Cookies

The cookie settings on this website are set to ‘allow all cookies’. Leaving your settings to ‘allow all cookies’ means you consent to a website remembering your preferences and generally enhancing the user experience. If you prefer a website to not remember your preferences, you can change your settings at any time by changing the privacy settings of your browser.

Find out more about cookies >

Reserve Forces & Cadets Association
Northern Ireland


NEWS

HEALTHY RESPECT FOR MEDICS AT ROYAL GUN SALUTE

17 March 2016

The ‘big guns’ were rolled out at Hillsborough Castle this weekend to mark the 64th anniversary of the Queen’s accession to the throne.  The 21 Gun Royal Salute in honour of the longest reigning monarch in British history was fired by Army Reserve officers and soldiers from 206 (Ulster) Battery, Royal Artillery based at Coleraine and Newtownards, timed precisely to coincide with  similar ceremonies in London, Edinburgh and Cardiff.

The prestigious traditional event also provided an opportunity to showcase to employers from the health and social care sectors the work done by Reserve Forces’ medics.

Welcoming guests, Colonel Johnny Rollins MBE, Chief Executive of the Reserve Forces & Cadets Association Northern Ireland, praised the dedication and expertise shown by hundreds of local men and women who balance part-time medical roles in the Reserve Forces with demanding civilian careers and spoke of the benefits which they bring back to their civilian workplaces.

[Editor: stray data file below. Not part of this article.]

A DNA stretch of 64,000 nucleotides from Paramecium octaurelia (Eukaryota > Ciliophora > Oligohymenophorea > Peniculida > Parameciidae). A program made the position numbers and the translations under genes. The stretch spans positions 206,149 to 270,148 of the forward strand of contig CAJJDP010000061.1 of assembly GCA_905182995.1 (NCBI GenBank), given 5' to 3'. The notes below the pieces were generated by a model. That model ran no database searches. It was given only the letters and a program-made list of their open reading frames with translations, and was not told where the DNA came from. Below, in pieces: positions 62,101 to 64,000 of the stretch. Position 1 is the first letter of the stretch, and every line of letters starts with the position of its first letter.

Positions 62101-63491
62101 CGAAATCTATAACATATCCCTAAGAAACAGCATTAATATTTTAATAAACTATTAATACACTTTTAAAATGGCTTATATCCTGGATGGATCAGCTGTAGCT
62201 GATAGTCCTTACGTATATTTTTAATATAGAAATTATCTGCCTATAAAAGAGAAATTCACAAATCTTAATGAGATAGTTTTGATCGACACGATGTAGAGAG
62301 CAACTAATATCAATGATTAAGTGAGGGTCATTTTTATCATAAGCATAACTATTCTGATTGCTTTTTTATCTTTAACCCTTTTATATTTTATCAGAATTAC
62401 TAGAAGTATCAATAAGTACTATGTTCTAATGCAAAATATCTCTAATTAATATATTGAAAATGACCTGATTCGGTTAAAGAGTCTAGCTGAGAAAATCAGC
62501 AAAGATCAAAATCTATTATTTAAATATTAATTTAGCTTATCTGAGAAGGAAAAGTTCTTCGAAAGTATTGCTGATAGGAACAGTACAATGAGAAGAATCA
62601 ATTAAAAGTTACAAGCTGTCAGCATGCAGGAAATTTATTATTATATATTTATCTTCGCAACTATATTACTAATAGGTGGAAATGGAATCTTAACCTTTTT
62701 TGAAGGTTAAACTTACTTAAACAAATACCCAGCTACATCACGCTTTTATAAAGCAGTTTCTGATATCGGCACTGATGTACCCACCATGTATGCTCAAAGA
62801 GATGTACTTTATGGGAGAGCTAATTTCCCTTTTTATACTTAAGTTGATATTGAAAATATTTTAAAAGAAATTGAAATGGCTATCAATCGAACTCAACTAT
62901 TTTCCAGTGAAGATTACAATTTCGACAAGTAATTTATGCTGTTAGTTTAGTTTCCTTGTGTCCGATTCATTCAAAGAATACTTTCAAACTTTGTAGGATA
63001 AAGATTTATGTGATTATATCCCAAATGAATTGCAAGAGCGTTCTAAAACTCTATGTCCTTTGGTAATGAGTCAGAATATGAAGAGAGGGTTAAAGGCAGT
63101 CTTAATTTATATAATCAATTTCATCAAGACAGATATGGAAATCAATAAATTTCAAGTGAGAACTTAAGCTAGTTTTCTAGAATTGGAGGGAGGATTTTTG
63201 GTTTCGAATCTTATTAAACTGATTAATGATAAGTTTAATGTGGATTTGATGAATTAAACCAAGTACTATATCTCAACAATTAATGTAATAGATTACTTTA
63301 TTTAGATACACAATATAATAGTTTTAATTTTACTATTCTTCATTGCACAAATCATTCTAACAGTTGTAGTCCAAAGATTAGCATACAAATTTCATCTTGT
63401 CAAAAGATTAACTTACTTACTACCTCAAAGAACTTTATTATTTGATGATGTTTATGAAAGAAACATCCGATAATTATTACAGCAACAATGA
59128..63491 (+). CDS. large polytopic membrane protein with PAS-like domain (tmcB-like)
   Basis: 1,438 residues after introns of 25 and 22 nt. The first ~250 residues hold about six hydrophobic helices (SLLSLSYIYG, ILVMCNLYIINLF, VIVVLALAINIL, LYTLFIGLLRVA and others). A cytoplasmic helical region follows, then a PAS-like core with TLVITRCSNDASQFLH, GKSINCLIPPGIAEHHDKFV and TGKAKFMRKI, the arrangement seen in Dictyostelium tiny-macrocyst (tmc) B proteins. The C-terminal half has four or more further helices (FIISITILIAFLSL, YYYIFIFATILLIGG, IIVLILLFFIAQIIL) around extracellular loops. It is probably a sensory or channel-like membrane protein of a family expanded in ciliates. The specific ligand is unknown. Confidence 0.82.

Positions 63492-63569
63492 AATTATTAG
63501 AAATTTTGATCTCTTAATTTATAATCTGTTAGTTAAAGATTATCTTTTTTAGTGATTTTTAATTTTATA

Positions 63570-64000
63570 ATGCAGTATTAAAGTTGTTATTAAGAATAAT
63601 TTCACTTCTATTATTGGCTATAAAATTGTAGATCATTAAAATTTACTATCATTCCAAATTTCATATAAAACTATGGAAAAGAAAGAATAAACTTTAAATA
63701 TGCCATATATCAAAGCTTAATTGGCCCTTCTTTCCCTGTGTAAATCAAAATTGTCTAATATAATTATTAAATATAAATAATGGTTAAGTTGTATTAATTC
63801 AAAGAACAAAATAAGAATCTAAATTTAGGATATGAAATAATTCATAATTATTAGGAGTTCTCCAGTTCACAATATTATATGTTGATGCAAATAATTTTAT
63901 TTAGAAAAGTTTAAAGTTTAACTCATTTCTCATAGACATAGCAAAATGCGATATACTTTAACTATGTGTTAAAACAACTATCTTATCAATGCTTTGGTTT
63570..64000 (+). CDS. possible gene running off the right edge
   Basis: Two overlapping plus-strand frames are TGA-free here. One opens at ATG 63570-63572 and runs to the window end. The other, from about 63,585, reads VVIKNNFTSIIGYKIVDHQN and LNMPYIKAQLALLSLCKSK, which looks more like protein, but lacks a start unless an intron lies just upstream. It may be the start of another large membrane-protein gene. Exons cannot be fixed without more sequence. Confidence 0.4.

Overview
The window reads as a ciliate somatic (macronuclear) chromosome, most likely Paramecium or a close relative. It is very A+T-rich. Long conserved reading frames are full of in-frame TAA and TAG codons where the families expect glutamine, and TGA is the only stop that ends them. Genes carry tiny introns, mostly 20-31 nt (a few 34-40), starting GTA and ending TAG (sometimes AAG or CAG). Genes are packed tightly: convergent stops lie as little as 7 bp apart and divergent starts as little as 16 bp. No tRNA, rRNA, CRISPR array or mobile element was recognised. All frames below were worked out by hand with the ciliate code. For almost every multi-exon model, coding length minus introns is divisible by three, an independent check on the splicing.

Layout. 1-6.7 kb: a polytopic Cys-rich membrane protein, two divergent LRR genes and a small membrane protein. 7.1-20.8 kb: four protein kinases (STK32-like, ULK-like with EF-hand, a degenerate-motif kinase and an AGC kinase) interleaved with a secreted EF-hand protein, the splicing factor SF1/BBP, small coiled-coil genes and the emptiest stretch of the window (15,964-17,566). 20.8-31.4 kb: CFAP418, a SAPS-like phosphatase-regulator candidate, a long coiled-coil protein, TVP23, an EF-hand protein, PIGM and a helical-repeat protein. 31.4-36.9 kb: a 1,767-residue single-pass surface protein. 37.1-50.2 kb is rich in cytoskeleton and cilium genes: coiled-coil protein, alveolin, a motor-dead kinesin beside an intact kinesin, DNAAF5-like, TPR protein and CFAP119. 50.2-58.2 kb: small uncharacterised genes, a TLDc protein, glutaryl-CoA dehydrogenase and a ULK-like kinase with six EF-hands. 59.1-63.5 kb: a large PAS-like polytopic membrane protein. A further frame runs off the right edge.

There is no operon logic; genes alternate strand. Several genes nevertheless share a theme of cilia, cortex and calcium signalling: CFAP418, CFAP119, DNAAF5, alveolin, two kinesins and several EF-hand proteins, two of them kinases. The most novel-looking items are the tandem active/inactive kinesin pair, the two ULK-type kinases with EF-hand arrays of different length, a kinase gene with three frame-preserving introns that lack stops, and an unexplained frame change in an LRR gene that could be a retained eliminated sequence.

He said, “We are hugely grateful not only to the healthcare professionals who choose to ‘go the extra mile’ by devoting personal time, expertise and enthusiasm to Reserve service, but also to the employers who give them their backing. The valuable support which the sector gives to Reserve medics is genuinely appreciated and we are continuously working to ensure that the benefits of military service flow back into the civilian workplace.  Professional development and accredited, nationally recognised training and qualifications bring clear benefits, but our tri-service medics also bring to their ‘day job’ important skills such as positive work ethos, confidence, leadership and communication skills and the ability to work under extreme pressure.”



Pictured above after the formalities of the day are (from left): The Lord Lieutenant’s Cadet Amy Attwell; Athene Gordon,Northern Ireland Employment Engagement Director with the Ministry of Defence; David Lindsay, Her Majesty’s Lord Lieutenant for the County of Down; Dr Richard Wright, Medical Director of the Southern Health & Social Care Trust, and his wife Jackie, from Ballylesson.